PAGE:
free booknotes online

Help / FAQ




<- Previous Page | First Page | Next Page ->
MonkeyNotes-Antigone by Jean Anouilh
Table of Contents | Message Board | Printable Version

PLOT (Synopsis)

The plot structure of the tragedy is linear and fairly simple. The scene opens in Thebes with all the characters on stage. The Chorus narrates the past and introduces the characters with suitable comments. Antigone is the thin, little creature about to defy her uncle, Creon, the king. Haemon, the son of Creon, is friendly with Antigone's beautiful sister, Ismene, but he chooses to marry Antigone. Creon is the sad and tired King of Thebes. The Chorus now retells the past tragic events of Thebes. Oedipus, the ancient King of Thebes, dies and leaves the kingdom to his two sons, Polynices and Eteocles, to rule in turns. They wage war and kill each other. Creon issues a decree that no one is to bury Polynices, a traitor to the state. Eteocles is accorded a grand burial.

In the gray dawn Antigone sneaks out of the palace to sprinkle mud on the corpse of Polynices, thus violating Creon's edict. She evades her old nurse's questions and pretends she went out to meet her lover. Her sister, Ismene, comes in and tries unsuccessfully to talk Antigone out of performing the burial ritual. Antigone has no choice but to execute the will of the gods and to grant her brother peace in death.

Haemon comes to see her next and the lovers share tender moments of intimacy as Antigone anticipates their sad parting and her inevitable death in the near future. Antigone loves Haemon and yearns to have a little boy by him. She cannot believe in the security of the present. After she makes Haemon swear his love to her, she sends him away.

Later in the morning, the guards report to Creon that during their night watch someone tried to bury Polynices. At noon the Chorus comments on the inevitable power of tragedy, so restful, clean, and flawless. They compare tragedy to a coiled spring that must uncoil itself. In the afternoon Antigone is caught by the guards and is brought handcuffed before Creon. The guards crudely talk of promotion and bonus for having caught a criminal in the act of defiance.


Creon is shocked and wishes to cover up Antigone's crime and asks her to comply. Antigone is stubborn and argues that she promised Polynices, her brother, that she would perform the burial ritual for him. Creon argues for the authority of the laws of the state, while Antigone claims the sanctity of the laws of the gods. Conflict takes the form of a fierce verbal duel between uncle and niece. In this confrontation, Creon warns Antigone that he is bound to execute the law and bury her alive as the penalty for her disobedience of his decree. Creon is rational and practical. Antigone is idealistic and impractical. In the mighty clash of their egos, Antigone calls him a frightened man. She is morally superior and is unafraid of the consequences of her act. Creon tries to win Antigone over to his viewpoint. Antigone is momentarily distracted by Creon's vision of happiness, but she calmly chooses to die for her crime.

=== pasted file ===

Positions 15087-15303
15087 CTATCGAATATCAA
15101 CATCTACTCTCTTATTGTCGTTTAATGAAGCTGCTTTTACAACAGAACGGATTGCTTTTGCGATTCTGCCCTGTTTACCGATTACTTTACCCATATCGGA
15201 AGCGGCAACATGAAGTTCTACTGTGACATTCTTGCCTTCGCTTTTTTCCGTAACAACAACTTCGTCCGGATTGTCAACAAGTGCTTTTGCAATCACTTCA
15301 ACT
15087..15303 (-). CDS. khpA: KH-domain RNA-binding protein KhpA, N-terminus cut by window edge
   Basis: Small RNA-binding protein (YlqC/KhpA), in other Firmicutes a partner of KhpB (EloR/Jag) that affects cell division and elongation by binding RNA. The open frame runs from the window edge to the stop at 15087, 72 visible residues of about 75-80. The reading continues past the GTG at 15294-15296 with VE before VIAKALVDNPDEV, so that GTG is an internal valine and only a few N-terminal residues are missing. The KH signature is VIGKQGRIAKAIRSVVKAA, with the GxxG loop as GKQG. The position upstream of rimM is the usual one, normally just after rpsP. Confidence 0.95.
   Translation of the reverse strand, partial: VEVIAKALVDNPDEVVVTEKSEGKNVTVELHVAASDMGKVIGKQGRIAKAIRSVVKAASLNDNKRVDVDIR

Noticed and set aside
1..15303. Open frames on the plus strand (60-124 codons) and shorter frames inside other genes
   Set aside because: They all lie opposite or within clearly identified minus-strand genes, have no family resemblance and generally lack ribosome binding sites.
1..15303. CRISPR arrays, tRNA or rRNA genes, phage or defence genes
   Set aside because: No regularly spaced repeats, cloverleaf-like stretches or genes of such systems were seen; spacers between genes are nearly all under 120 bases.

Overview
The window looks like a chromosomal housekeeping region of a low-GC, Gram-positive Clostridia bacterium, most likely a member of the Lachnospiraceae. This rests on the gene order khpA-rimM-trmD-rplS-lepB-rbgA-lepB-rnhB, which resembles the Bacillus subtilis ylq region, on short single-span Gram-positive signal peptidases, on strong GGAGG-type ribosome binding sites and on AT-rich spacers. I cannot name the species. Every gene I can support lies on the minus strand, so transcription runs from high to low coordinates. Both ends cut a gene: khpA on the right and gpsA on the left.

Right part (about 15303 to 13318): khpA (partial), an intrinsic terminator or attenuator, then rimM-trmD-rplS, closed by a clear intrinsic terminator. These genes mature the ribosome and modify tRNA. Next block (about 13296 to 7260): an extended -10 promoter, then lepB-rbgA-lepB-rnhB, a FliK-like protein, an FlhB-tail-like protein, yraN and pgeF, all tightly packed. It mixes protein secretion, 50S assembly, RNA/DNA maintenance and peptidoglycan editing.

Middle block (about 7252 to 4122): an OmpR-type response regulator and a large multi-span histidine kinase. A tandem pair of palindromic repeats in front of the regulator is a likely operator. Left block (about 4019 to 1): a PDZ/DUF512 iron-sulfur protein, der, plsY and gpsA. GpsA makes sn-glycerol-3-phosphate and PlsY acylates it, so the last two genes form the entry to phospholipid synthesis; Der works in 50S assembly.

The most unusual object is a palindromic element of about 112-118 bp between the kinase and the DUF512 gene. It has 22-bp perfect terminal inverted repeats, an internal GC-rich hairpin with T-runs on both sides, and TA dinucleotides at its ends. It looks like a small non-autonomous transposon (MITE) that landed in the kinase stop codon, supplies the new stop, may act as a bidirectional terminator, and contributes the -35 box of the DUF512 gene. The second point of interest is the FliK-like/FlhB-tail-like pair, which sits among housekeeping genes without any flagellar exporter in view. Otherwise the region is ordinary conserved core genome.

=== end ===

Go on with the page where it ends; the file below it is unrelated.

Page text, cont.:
Antigone is led away before the shocked people of Thebes. Creon decrees that she should be buried alive in the Cave of Hades. Haemon fails to convince Creon to show Antigone mercy. Creon begs Haemon not to judge him. After Antigone's suicide in the cave, the powerful King Creon loses both his son and his wife.

Table of Contents | Message Board | Printable Version


<- Previous Page | First Page | Next Page ->
MonkeyNotes-Antigone by Jean Anouilh
Google
Web
PinkMonkey

Google
  Web PinkMonkey.com   

All Contents Copyright PinkMonkey.com
All rights reserved. Further Distribution Is Strictly Prohibited.


About Us
 | Advertising | Contact Us | Privacy Policy | Home Page
This page was last updated: 5/9/2017 8:52:19 AM